Save the Crabs! Former ladies team manager reveals battle with ME to inspire more support for crisis-hit Cromer Town Football Club
- Credit: Ian Burt
She grew up loving the game after watching her dad playing football as a child.
As the only girl at her primary school to tackle the sport in the playground, Jenna Bedwell, from Cromer, was bullied for her passion.
But, after leaving full-time education and becoming a mum for the second time, she went on to play for the ladies team North Walsham Angels in their debut season – starting training just two weeks after giving birth.
Jenna's dream of starring on the football field turned into a nightmare after she was diagnosed with Myalgic Encephalomyelitis (ME), also known as chronic fatigue syndrome.
However, she was thrown a lifeline by her hometown club Cromer and, after fighting her way back to fitness, quickly made an impression both on and off the field.
You may also want to watch:
As a welcome distraction from her illness, Jenna took over management of the ladies team and was invited to join the men's side, helping out with physio duties and supporting the team from the dugout home and away in the Anglian Combination League last season.
Despite not officially being on the committee, she ended up with keys to the ground and regularly helped out around Cabbell Park - switching on the floodlights, forking the pitch and even washing the strips.
- 1 950-home bid takes step forward after £7m developer contribution agreed
- 2 Crews called to blaze on boat in Wells Harbour
- 3 Owners turn former deli into concierge business
- 4 Sports centre hoping to shake 'hidden gem' tag
- 5 Vital Fakenham charity secures future and gets back to business
- 6 Plans could see office transformed into tattoo parlour
- 7 Friends rescue baby barn owl who fell from tree
- 8 Bone found on beach by Callum, 9, may have been from a woolly rhino
- 9 Your say - Has Bond tempted you back to the cinema?
- 10 Revealed: The most expensive towns to buy a home in Norfolk
Wearing her heart on her sleeve, Jenna got a large tattoo of the Cromer Town emblem inked on her leg to remind her of how far she had come.
And when she learned a lack of volunteers could put the future of the club in doubt, with most of the current committee set to resign at their annual general meeting next month, she wasn't going to let her disability stand in her way.
Now aged 30, the mum-of-two, who is also studying a degree in Health and Social Care through the Open University, was the only person who had put herself forward for an office-bearer role to turn up to a crisis meeting at the club earlier this month.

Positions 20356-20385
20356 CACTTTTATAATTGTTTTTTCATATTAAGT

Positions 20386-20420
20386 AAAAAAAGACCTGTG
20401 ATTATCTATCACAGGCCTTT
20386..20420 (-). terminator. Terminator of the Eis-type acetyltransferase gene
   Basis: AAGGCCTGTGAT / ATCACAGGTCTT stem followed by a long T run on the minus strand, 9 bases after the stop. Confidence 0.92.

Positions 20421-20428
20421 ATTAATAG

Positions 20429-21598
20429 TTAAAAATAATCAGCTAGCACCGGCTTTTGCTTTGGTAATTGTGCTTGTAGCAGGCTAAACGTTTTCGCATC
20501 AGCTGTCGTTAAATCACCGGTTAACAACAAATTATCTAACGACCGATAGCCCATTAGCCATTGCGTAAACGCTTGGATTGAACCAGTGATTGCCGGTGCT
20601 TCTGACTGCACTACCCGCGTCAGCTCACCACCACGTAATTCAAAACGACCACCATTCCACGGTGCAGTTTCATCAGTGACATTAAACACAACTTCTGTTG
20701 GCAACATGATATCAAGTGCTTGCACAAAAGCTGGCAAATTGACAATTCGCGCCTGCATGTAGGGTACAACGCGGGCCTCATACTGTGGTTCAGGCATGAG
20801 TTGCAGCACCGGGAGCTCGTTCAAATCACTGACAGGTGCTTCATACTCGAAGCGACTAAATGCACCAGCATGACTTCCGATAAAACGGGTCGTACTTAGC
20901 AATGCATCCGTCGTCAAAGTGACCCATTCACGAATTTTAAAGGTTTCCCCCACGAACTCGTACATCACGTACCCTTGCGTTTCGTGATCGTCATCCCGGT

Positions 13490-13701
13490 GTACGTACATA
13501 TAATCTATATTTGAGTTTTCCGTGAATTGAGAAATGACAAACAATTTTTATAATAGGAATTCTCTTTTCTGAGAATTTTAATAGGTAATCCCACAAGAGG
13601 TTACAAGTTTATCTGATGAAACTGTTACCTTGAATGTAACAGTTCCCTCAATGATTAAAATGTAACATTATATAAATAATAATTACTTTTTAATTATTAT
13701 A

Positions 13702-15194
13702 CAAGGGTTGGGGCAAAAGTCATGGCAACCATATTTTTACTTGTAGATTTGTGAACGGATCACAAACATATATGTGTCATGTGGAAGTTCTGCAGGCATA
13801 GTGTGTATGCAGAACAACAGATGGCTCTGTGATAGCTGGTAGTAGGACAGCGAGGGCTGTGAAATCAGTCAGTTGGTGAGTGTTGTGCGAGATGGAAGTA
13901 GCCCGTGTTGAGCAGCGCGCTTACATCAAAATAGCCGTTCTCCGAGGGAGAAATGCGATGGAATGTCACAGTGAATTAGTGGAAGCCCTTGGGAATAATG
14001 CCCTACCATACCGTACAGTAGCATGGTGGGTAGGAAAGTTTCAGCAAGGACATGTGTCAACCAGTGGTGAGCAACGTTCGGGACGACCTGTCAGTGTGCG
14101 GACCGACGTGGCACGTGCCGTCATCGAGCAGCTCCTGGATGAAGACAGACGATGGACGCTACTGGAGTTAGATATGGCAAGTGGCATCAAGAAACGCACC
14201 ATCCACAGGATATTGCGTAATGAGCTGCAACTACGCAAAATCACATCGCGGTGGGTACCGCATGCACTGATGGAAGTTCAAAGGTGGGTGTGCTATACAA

She wants the club to rebuild its links with the local community and is not short of ideas - with the return of regular car boot sales, the creation of a pool team, darts team and parent and child clubs high on her agenda.
And, if voted on, she could become one of the first female chairman of a football club with ME anywhere in the country.
But unless more people pledge their support before June 24, her vision may never become a reality and the club could soon be consigned to history.
Jenna, who revealed she hopes her story will inspire others to step forward, said: 'I grew up with football, it was my way of spending time with my dad when I was younger, I used to watch him play. I think that's why I loved football so much because that was our time. My parents divorced before I was one so I grew up with it.
'I always liked playing. I remember playing when I was younger, the only opportunity you had then being a female was at the school in the playground, and I was the only female that played. Essentially I got bullied for it, a couple of times I was picked up and thrown in the bark but I didn't care I got up and played again.'
As she grew up, Jenna, who has two children – Jack, 9, and Maddison, 2 – even enjoyed a stint helping train the under 12 boys at Cromer before college and life took over.
'I've done a lot of work to get to the level I'm at because I'm not meant to be playing sport at all,' Jenna explained. 'It is hard work with my illness but I enjoy it so I'll keep going.
'I had quite a bad pregnancy with Maddison nearly three years ago but I carried on. Two weeks after having her, I joined North Walsham Angels, a new team that was starting at the time.
'One night training was cancelled so I went along to Cromer and they asked when I could transfer.'